Differential equation (17) and boundary conditions (18) of the FUGM can be reformulated in terms of the transverse displacement by expressing the bending moments in the following forms:so that the differential equilibrium equation for the nonlocal FUGM can be obtained by substituting (19) into (17) and (18) to getand the related boundary conditions areThe bending moment can then be obtained in terms of the transverse displacement by performing an integration by parts of the second term at the r.h.s. of (15). Hence, we haveand the boundary condition at is fulfilled due to (18)_{3}.

The boundary conditions to be imposed at the end of a nanobeam to determine the six unknown coefficients associated with the FUGM are reported hereafter for external constraints of engineering interest:

(i) simply supported end at the point

(ii) clamped end at the point

(iii) free end at the point loaded by a couple and a force :

*Remark 1. *If the parameter is vanishing, the governing equation (20) and the boundary conditions (21) pertaining to the FUGM degenerate to the corresponding relations of the nonlocal Euler-Bernoulli nanobeam theory based on the gradient elasticity model (GM). Moreover, if both the material parameters and are equal to zero, the governing equations (20) and boundary conditions (21) reduce to those of the classical (local) Euler-Bernoulli beam model.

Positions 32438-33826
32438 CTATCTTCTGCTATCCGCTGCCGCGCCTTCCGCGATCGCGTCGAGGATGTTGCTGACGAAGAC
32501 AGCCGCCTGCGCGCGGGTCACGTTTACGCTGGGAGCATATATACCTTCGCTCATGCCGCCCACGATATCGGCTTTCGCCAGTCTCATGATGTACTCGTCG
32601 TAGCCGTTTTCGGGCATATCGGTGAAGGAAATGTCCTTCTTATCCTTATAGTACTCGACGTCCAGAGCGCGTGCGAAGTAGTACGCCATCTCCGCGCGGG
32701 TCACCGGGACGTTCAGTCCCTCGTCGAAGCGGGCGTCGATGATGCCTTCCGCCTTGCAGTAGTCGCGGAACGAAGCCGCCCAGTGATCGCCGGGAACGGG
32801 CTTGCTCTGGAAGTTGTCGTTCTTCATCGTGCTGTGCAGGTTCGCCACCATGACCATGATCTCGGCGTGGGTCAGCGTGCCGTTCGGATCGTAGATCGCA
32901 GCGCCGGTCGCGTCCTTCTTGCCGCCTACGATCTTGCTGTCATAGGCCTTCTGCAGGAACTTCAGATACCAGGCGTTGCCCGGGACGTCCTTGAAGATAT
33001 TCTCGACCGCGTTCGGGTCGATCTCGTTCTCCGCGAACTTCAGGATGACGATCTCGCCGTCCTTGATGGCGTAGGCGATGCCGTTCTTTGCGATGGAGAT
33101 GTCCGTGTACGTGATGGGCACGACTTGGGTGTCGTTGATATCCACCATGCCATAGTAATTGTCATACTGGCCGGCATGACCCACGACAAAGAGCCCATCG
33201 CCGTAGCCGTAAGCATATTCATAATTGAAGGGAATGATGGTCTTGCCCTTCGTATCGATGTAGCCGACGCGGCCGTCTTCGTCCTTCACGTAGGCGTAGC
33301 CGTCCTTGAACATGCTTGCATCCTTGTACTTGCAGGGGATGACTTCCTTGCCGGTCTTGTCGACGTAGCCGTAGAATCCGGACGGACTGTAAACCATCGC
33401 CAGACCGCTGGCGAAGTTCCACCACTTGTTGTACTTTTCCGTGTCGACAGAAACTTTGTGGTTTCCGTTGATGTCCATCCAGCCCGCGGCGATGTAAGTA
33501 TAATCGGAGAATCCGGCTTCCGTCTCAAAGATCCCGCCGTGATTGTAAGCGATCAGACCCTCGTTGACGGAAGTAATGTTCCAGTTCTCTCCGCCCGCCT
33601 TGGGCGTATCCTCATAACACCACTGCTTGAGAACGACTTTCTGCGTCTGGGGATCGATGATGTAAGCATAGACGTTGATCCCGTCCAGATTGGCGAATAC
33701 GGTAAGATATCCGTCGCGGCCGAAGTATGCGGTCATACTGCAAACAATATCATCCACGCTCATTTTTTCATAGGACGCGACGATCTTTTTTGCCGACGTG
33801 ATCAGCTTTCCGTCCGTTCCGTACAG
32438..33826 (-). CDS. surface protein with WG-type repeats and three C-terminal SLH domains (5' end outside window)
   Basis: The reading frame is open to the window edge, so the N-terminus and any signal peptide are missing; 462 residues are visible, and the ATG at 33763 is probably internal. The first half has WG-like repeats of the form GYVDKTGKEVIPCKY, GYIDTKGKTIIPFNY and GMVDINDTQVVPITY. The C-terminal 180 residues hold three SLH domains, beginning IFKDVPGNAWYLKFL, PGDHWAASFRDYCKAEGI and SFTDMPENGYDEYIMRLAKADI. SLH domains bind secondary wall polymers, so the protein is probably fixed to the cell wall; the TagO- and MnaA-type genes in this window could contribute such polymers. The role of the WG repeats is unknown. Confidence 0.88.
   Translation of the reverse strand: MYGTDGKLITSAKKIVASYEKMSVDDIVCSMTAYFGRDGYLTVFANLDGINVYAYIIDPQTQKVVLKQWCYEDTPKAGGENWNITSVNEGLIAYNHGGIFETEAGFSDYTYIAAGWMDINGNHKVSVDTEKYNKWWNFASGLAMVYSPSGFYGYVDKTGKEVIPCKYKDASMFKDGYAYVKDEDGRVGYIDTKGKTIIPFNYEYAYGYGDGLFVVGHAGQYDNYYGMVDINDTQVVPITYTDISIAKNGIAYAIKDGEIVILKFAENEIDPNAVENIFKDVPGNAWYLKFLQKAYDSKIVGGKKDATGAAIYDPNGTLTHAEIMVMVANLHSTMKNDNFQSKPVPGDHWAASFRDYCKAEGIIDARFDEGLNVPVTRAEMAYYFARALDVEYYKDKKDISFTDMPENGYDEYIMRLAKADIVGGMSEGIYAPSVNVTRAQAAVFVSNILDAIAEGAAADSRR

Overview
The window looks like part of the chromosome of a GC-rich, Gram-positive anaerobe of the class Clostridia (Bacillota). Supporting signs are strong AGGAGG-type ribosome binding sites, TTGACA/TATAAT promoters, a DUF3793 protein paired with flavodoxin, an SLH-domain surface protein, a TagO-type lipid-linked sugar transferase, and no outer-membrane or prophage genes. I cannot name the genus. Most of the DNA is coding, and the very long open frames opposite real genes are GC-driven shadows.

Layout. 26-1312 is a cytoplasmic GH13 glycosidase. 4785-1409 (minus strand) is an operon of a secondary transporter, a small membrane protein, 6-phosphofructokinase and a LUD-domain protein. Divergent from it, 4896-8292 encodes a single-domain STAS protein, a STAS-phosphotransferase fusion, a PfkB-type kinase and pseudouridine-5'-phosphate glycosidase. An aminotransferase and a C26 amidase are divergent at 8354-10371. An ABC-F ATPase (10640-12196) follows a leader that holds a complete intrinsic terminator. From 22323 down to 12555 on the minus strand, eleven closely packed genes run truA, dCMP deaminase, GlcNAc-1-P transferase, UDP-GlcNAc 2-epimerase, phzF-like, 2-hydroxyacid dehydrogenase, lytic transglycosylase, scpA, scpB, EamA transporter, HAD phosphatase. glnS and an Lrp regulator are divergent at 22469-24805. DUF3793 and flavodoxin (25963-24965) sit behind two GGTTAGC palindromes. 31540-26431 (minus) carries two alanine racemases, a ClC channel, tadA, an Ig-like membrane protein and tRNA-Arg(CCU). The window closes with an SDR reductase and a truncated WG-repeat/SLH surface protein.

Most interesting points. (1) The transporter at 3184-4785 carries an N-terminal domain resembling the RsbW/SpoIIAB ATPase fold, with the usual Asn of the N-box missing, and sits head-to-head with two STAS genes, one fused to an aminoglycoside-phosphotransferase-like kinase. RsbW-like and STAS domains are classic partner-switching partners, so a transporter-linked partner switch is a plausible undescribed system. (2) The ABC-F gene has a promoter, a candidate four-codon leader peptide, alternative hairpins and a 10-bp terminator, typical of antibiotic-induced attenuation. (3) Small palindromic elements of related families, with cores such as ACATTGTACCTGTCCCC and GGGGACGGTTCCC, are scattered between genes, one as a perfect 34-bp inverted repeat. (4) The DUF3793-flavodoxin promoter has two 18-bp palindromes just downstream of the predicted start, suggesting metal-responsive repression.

#### 5. Example: Cantilever Nanobeam

The solutions of the FUGM obtained in the previous sections are specialized for a nanocantilever subjected to a concentrated load at its tip in terms of the six unknown coefficients with introduced below. The geometric constants are the length , the width , and the height .

To this end it is convenient to introduce the following dimensionless parameter related to the length-scale parameter by the expression where is the radius of gyration.

The solution of the sixth-order differential equation (20) isand bending moment (22) is given byThe six unknown coefficients are evaluated by means of the boundary conditions provided by relations (24) at and by relations (25) at , where and .

Accordingly the six unknown coefficients of the FUGM appearing in the expression of transverse displacement (27) and of bending moment (28) are given byThe lower and upper bounds and of the nanocantilever transverse displacement can then be evaluated by taking the limit of for and , respectively, and are given byHence, the displacement of the FUGM belongs to the strip bounded by the functions and . Note that the lower bound coincides with the classical (local) displacement of the considered nanocantilever and the upper bound depends on , that is, the length-scale parameter . Moreover, the nonlocal displacement tends to vanish for .

The bending moment (28) of the considered statically determined nanobeam reduces to its classical (local) counterpart and the shear force is . A general theoretical motivation of this result is reported in [20].

*Remark 2. *The expression of the transverse displacement pertaining to the GM is obtained from (27) of the FUGM by setting (i.e., ) into the expressions of the six coefficients (29).

Let us now introduce the following dimensionless quantities:Thus, the parameter (see (26)) can be rewritten as and its plot is reported in Figure 1 in terms of the dimensionless ratio .